Bradford Tyre Fire

Bradford-Tyre-Fire

An illegal tyre site, previously visited by the EA burns creating chaos in Bradford

Illegal Tyre Site Burns in Bradford

A large fire involving thousands of scrap tyres in Bradford has caused train services to be suspended.

A fifteen pump call out was made are at the blaze in the East Bowling area of the city. There are no reports of any casualties.

West Yorkshire Fire and Rescue Service has told people living nearby to keep their windows closed "due to the large amount of smoke".

Rail services into Bradford Interchange have been cancelled or diverted and roads in the area have been closed.

Train operator Northern Rail tweeted: "A large fire at a go-kart track next to the railway at Bradford Interchange is on fire. Around 8,000 tyres and railway equipment are at risk from the fire which is around 50m from the railway."

The emergency services were called to the scene at 04:27 GMT.

It is noted that this site, a former go-kart site had previously attracted attention, most recently in June 2020 when complaints were investigated by the Environment Agency. The site holds neither an S2 nor a T8 Exemption.

What was the Ontrak Karting track at Spring Mill Street off Manchester Road was found to home to a vast quantity of old tyres, many of them stacked in bales.

One local resident, who did not wish to be named, said at the time that there were so many tyres on the site she was concerned over the fire hazard this presented, so had contacted the Environment Agency about the issue.

Owner of the site, Jak Yaqoob, of neighbouring Car Empire, explained that his new tenant was simply clearing the tyres that had been left on the site since the karting track closed.

A spokesperson for the Environment Agency said at the time; “Our officers are investigating the operators of a site on Spring Mill Street, Bradford following reports to our Incident Hotline about the suspected illegal storage of waste tyres.

“There are strict rules governing the storage of waste tyres, which are designed to help prevent fires and to protect people and the environment. We have alerted our colleagues at West Yorkshire Fire & Rescue Service and are now seeking to determine if an offence has been committed so that appropriate enforcement action may be taken.”

Yaqoob, told the local newspaper that a new tenant had recently taken on the site after the karting operation closed, and that he had agreed a rent free period if he were to clear the site of tyres, of which there are around 50,000.

“There’s nothing illegal going on any of my sites. What they are doing here is roping the tyres into bundles so they can be taken away. Nobody is bringing tyres on to the site.”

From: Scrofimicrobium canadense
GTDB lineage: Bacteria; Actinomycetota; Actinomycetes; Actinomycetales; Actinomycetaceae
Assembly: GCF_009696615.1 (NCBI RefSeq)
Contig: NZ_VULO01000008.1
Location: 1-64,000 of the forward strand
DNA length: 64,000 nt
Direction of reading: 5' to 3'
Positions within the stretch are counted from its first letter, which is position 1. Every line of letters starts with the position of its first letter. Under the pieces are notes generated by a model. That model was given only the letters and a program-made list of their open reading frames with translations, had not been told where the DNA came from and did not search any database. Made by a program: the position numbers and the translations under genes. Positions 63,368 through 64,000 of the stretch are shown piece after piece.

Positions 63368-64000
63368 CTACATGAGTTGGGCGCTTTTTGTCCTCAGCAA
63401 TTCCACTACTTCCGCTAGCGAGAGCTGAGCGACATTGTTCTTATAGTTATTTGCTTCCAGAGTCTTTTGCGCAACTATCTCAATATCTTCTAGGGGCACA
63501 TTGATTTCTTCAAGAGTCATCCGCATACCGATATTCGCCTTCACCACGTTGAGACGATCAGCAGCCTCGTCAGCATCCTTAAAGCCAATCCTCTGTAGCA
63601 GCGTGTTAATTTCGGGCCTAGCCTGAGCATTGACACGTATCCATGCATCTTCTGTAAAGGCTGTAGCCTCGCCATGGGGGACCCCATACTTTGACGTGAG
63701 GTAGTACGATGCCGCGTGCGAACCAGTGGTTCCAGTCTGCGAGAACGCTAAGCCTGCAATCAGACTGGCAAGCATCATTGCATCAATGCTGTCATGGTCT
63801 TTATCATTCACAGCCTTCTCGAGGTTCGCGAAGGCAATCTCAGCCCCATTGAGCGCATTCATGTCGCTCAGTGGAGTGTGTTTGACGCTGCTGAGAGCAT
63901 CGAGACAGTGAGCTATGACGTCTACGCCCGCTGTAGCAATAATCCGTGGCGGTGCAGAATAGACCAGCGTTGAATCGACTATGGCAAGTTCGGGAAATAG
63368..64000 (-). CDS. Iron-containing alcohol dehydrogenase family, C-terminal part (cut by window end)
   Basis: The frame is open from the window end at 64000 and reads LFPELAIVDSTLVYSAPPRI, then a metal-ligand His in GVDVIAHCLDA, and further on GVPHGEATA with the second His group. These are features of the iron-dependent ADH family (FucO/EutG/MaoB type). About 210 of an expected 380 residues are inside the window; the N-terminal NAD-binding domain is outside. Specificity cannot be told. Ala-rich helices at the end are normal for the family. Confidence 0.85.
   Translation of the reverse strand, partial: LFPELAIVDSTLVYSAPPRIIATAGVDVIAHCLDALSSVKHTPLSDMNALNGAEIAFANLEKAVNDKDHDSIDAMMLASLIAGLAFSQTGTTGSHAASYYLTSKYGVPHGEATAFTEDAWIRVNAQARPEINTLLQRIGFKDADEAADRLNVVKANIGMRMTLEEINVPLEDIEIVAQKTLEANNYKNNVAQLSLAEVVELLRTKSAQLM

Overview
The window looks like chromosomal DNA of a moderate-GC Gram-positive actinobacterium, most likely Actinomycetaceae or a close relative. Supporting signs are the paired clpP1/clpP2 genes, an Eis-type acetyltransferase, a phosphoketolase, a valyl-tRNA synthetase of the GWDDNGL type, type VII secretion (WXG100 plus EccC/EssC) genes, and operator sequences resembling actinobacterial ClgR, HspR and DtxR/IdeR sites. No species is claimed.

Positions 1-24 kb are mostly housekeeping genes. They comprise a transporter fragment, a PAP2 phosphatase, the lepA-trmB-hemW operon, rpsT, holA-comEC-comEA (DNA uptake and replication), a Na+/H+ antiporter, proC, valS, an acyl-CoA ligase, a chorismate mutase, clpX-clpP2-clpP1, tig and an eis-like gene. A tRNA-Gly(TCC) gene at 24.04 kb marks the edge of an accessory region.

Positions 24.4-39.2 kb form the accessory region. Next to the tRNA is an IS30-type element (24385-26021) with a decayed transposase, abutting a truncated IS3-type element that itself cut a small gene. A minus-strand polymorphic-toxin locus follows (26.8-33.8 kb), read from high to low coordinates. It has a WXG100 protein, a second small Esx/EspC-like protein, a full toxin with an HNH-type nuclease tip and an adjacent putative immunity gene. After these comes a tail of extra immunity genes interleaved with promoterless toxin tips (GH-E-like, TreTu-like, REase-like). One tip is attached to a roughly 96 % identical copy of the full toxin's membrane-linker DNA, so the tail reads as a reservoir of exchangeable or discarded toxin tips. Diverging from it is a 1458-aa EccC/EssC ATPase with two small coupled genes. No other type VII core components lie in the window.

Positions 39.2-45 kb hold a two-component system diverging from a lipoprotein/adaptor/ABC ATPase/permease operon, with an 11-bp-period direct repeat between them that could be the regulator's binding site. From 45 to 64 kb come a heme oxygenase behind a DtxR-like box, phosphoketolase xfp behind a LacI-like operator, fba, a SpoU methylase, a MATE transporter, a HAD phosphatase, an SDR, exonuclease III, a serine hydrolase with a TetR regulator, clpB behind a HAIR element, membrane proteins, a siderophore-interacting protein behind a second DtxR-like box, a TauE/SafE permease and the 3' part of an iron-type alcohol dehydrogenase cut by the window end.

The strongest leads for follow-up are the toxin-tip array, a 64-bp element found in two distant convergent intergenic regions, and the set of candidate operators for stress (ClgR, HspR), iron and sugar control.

The track site, which was originally a coal yard, is around 2.5 acres in total and runs away from the main street. Pictures taken by the Bradford Telegraph and Argus at the time show large mounds of the bundled tyres as well piles of loose tyres.

A West Yorkshire Fire and Rescue Service spokesperson confirmed that it was now aware of the site and that local crews are working with the site owner.

“Local fire crews have visited the site which is a routine measure for commercial premises in order to familiarise themselves with the site.

“The Fire Service routinely works alongside commercial premises to give guidance and support in fire safety matters.”

There are a number of rules around waste tyres, which are permitted to be used as crash barriers at karting circuits provided the operator obtains an exemption with the Environment Agency, this site does not hold either an S2 nor a T8 Exemption.

But even with the exemption, tyres cannot be stored in piles exceeding 10 tonnes and must have a gap between each pile as a fire break.

Failure to register an appropriate waste exemption or environmental permit, or to be found in breach of the legally binding conditions of a waste exemption or environment permit is a criminal offence, subject to enforcement action by the Environment Agency. Which begs the question, was any prosecution made in this case? If not, why not? There will surely be action taken now that there has been a serious incident.

About the author

Ewan has been editor of Retreading Business since 2006 and of Tyre & Rubber Recycling since the magazine was founded. During this period he has become an expert on the global tyre recycling sector. He has many years' experience as an automotive journalist including a period at Tyres & Accessories.

Email: ewan.scott@tyreandrubberrecycling.com

 

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